haven’t had a disruptive force like this on their defense since the heady days of Warren Sapp and Simeon Rice. Long may it continue.

Offensive MVP – Dalvin Cook

In general terms this award is usually given to a player who’s had a great season but isn’t a quarterback. As we’re not really breaking with tradition then I shall do just the same. This award came down to two players for me, either Dalvin Cook or Cooper Kupp. Both of these players have carried the team on their backs all season with multiple 100-yard games. Both have been instrumental in their team’s success; however, I’m going to go with Dalvin Cook for this award. Unlike Kupp, where the Rams have played well around him, Cook is on a team currently bereft of offense. A combination of a coach’s stubborn approach to modern offense and a quarterback who flatters to deceive, the Vikings have to be thankful that Dalvin Cook has finally come good on all the potential he has shown up until his third season.

MVP – Lamarr Jackson

If the previous award was for the best offensive player who isn’t a quarterback, then this award is for the best quarterback. The obvious choice here is to give the award to Patrick Mahomes as the QB has continued where he left off at the end of last season. However, I have been thoroughly impressed with the amount of improvements that Lamarr Jackson has made to his game since last season. He’s increased his completion percentage from last season’s 58.2% to 64.9% this season. Perhaps more impressively he’s increased his yards per attempt from 7.1 to 8.3 yards. The Baltimore Ravens have one of the best offenses in the league, just behind the Chiefs, and without Jackson to unlock them I doubt they’d be as high-flying as they are. If Jackson can keep this up for the whole of the season then he should have an MVP caliber year.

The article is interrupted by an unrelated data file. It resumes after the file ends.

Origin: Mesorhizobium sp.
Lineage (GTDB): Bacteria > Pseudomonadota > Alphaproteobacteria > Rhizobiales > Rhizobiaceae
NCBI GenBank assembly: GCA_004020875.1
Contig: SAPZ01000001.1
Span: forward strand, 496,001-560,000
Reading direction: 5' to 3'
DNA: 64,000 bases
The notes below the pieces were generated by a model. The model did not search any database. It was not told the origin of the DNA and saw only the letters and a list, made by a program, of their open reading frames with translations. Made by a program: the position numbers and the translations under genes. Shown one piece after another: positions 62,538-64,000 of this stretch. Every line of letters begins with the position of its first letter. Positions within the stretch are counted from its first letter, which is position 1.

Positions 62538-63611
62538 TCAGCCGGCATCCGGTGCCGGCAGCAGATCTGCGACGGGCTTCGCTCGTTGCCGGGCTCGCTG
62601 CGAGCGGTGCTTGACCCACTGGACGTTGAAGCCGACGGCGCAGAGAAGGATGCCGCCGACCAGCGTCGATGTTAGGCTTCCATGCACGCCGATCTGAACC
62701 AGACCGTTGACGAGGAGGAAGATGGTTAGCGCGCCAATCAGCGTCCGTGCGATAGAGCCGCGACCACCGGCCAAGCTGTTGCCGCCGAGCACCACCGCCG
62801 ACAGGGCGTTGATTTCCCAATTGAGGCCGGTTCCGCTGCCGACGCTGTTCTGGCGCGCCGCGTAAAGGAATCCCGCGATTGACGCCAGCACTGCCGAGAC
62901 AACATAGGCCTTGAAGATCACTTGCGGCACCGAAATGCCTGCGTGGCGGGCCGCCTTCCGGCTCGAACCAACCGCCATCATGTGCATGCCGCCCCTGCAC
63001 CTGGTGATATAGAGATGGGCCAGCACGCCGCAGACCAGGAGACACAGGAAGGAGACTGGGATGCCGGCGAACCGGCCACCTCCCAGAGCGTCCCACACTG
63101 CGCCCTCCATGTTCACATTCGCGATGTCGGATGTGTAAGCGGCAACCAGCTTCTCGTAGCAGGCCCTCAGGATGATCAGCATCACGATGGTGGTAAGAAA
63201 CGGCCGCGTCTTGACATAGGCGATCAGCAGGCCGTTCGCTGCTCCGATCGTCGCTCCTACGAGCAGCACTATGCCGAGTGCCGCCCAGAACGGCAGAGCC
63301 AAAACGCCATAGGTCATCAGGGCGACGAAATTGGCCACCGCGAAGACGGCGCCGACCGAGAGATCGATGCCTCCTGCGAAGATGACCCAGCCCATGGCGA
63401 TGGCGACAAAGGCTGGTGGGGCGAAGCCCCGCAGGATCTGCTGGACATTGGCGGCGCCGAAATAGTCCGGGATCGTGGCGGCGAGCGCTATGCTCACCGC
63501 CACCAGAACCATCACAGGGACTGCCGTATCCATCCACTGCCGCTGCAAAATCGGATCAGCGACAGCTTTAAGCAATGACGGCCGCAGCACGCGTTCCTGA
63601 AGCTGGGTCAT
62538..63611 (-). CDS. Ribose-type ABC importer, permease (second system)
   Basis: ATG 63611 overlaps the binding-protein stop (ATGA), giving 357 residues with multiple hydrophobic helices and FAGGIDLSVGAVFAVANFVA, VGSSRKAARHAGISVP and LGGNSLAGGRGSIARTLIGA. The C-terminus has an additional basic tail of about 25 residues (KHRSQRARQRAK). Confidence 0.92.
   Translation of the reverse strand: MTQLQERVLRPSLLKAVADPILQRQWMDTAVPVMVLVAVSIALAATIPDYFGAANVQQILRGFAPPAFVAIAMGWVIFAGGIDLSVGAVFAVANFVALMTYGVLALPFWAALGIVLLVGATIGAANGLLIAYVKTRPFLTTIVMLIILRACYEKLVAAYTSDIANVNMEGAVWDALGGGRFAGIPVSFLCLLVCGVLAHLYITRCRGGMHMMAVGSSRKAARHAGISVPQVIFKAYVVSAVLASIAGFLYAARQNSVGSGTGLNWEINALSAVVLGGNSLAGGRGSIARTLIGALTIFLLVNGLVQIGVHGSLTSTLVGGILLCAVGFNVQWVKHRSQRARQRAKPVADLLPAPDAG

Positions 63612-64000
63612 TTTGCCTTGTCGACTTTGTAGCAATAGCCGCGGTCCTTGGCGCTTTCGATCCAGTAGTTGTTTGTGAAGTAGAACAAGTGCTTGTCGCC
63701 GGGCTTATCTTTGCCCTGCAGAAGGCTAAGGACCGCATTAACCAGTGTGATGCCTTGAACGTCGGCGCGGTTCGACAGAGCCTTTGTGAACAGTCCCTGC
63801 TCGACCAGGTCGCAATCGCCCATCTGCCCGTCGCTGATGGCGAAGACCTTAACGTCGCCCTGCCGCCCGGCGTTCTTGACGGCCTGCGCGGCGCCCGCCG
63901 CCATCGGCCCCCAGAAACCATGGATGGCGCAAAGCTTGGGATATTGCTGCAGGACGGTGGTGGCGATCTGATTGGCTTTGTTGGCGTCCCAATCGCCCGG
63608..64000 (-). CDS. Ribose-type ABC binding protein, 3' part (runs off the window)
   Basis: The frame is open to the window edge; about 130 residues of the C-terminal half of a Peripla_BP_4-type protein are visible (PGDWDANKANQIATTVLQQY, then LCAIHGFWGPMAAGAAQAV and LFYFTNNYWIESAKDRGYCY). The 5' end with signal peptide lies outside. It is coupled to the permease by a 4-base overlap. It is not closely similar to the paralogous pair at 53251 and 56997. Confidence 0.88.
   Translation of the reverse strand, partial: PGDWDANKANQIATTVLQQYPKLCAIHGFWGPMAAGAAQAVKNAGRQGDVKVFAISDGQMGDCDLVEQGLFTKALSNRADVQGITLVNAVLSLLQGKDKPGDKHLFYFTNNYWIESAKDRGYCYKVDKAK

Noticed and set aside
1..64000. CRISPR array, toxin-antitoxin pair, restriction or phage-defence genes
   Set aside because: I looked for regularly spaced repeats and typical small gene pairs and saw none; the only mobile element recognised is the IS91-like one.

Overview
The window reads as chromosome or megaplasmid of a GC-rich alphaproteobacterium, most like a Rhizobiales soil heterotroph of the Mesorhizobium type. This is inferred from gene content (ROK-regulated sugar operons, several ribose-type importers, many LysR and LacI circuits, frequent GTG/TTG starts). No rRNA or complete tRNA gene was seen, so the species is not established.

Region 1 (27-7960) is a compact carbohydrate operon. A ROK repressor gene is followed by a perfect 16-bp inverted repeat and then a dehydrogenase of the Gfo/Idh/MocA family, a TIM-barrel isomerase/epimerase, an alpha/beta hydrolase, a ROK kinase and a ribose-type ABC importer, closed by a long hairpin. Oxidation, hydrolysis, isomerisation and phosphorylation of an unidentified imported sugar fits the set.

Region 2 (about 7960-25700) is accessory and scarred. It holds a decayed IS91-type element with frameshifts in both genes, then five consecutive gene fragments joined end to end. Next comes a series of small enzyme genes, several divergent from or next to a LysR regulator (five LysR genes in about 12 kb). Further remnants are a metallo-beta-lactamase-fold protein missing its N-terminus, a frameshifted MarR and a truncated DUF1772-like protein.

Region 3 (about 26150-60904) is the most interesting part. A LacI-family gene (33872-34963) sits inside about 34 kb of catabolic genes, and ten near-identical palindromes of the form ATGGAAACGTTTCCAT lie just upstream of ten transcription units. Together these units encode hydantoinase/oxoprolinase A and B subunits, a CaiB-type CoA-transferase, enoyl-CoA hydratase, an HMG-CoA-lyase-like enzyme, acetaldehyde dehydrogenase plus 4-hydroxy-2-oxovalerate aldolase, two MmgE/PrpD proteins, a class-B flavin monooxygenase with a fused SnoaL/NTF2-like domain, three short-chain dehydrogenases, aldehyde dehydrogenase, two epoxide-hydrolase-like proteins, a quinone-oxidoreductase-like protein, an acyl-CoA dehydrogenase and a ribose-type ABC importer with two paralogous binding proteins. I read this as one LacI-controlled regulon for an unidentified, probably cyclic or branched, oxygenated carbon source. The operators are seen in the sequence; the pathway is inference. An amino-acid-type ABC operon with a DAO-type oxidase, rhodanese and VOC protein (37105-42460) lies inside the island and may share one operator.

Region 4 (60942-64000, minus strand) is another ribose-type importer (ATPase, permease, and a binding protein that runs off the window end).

Coach – Kyle Shanahan

In all of the Sean McVey hype of the last couple of years, I’ve always felt Kyle Shanahan was overlooked. So far this season he’s proving not only that he is one of the best play callers and designers in the entire league. In week two he broke out sweet play action pass play after sweet play action pass play. The thought de jour in the NFL analytics community is that offenses need to run a whole lot more play action. Analytics site five-thirty-eight says that play action passes gain an extra 1.39 yards on average compared to regular passes. Shanahans ability to scheme up wide open receivers with play action is incredible. He sets up his play actions with great precision and more often than not players streak wide open, unmarked by confused defenders. Unlike McVey, Shanahan uses variety to disguise his plays. Watching the 49ers offense hum is a beautiful thing to behold and the fact that the niners remain undefeated is a credit to Kyle Shanahan.

Like the article? Hit Will up on twitter (@WClaringbold) or the gents (@gridirongents). Don’t forget to listen to this week’s pod where we take a look at coaches on the hot seat.